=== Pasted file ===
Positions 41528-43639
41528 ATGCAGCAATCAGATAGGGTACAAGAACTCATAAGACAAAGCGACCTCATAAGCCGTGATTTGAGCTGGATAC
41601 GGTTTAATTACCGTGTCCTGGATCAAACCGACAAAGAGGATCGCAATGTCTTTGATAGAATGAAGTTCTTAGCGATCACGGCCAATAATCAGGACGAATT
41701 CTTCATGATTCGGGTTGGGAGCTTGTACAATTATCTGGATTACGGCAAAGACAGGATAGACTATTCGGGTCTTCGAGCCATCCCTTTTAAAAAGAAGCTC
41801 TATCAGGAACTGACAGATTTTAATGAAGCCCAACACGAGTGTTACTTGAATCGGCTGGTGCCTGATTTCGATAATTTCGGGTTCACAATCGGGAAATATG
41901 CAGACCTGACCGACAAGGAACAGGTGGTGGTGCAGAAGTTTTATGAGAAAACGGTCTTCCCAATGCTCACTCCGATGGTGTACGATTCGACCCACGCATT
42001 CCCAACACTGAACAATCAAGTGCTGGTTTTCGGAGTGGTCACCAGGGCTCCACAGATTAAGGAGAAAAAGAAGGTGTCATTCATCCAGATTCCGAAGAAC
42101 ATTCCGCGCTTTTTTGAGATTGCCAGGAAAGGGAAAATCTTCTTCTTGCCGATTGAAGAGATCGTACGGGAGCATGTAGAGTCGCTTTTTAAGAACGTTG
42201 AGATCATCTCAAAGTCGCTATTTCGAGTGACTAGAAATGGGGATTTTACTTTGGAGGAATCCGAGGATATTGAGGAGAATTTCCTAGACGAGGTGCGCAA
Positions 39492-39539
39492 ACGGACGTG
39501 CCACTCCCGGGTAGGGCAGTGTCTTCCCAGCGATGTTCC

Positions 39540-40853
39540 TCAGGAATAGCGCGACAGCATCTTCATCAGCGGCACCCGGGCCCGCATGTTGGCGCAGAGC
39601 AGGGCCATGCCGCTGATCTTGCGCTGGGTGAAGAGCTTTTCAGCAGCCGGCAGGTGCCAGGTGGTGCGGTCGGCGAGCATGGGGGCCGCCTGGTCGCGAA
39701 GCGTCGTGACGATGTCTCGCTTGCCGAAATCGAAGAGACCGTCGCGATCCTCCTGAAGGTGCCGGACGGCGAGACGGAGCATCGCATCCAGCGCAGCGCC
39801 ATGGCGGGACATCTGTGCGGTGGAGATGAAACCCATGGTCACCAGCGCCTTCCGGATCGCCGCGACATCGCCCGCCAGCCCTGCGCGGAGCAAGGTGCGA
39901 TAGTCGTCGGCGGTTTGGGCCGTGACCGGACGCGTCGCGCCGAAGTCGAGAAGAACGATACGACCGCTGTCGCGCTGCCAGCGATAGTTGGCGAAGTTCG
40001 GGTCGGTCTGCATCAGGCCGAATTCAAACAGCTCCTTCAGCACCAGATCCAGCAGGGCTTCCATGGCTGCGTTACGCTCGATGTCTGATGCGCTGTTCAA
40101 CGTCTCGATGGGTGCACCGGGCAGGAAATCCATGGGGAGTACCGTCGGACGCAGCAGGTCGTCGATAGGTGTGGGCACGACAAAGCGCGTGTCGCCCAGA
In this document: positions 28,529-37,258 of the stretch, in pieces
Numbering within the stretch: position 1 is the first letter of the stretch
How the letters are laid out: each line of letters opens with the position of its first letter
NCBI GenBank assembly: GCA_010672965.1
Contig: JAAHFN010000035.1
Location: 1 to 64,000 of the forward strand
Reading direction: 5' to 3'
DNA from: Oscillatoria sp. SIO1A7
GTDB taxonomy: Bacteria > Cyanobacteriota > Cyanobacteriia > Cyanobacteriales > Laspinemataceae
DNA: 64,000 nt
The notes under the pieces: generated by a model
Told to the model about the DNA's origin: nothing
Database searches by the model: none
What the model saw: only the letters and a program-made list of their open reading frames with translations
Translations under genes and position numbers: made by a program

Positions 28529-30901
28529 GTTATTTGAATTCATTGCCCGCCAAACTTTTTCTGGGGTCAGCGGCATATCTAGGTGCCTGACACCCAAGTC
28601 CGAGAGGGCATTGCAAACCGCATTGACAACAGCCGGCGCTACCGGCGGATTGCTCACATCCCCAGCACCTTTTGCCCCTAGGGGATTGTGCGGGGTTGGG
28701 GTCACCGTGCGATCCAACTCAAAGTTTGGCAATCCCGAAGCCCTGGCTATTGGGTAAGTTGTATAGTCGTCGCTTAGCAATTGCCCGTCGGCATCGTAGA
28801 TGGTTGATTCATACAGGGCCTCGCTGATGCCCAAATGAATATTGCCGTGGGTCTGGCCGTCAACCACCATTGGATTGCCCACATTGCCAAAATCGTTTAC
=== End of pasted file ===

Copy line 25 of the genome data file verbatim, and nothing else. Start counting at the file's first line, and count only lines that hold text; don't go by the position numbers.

Contig: JAAHFN010000035.1